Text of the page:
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Freshwater Fish and Resources


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2001, 2002, 2003, 2007, 2008
, J. Atchison

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It's really not as difficult as some folks make it out to be. Fish are shipped within the industry all the time...every day and all year long. But at the hobby level, there are a few things you might want to know and about and consider in the process.

You will want to plan ahead a little bit so that you can  properly prepare the fish.  Do not feed the fish for  48 hours prior to bagging them for shipping. By not feeding the fish you will give them time to eliminate waste and there will be less chance of them fouling the water in the shipping bag.

We use 1.5 mil bags for shipping most fish. For exceptionally large fish (Adult angels for example) or for fish with spines (even the cute Corys) we use 2 mil bags. We prefer to use longer bags (18inch or longer) rather than shorter ones because we tie a knot in all bags and don't use rubber bands. You can use rubber bands, we just prefer not to. The longer bags give us the length we need to tie the knot.

Generally we ship fish in separate fish to a bag. However, There are fish that ship fine when placed two to a bag (some killifish for example...groups of sub-adults or fry is another example), but most of the time we ship one to a bag. We also label the bags with the content so that the people on the receiving end will be able to tell the fish apart. Labeling may sound would expect that they would know what they are getting but the fish will often display fright coloration because of the shipping process and be hard to tell apart.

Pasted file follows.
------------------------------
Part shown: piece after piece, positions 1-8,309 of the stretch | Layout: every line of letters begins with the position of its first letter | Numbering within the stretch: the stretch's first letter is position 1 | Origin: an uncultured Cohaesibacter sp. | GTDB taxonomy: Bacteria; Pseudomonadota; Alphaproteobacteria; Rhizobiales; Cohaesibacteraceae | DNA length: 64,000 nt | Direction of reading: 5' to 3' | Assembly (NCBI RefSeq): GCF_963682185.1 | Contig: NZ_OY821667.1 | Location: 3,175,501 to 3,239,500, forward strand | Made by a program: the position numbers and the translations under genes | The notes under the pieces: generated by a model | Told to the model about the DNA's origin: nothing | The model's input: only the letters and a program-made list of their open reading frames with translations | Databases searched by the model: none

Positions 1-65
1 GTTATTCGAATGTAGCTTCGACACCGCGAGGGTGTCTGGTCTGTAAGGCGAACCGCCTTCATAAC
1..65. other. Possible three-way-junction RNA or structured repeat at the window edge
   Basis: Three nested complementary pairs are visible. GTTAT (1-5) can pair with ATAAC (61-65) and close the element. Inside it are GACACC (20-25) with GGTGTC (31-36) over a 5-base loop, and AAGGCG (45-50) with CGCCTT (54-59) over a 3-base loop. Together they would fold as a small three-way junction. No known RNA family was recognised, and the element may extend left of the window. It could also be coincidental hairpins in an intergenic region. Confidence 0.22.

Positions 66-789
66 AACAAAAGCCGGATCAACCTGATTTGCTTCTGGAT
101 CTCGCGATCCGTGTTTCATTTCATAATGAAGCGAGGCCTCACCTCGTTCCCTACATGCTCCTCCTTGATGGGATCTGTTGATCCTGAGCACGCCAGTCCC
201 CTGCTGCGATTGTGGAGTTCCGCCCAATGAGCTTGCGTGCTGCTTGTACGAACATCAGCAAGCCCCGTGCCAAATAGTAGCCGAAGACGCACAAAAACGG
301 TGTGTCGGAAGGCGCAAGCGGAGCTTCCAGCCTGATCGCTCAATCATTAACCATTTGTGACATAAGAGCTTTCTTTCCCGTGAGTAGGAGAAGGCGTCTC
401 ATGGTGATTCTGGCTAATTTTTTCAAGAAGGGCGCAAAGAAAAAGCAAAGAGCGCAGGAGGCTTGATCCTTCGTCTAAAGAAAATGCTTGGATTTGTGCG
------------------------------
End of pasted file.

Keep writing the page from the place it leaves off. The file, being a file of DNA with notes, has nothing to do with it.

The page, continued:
We use a minimal amount of water to ship the fish in. Usually there is about 1/3 of the bag with water and the rest is air. We   use O2 to fill the bag for most fish, but there are some fish that do well when we use regular air. We pump the O2 into the bag, but we "catch" the air in the bag, twist and then tie. The first bag is left slightly less than "balloon taunt" so that it can be slipped into the second bag more comfortably.

We slip the first bag into a second bag "upside down" that the knotted end is going into the second bag first. When the first bag is seated in the bottom of the second bag, we twist and tie off the second bag. This forms a unit that should be round on the both ends of the inside bag. The fish are not only protected from most leakage but they are also not as likely to be caught in the corners of the bags during travel. Fish can panic during shipping and lodge a mass in the corner of the bag. Corys are famous for grouping in the corners when frightened.

Some folks use conditioners when shipping. We have not found them necessary so we don't use them. However, we do use Bag Buddies, a small tablet with a combination of chemicals that help buffer the water, reduce stress and provide some medication for minor damages caused during shipping.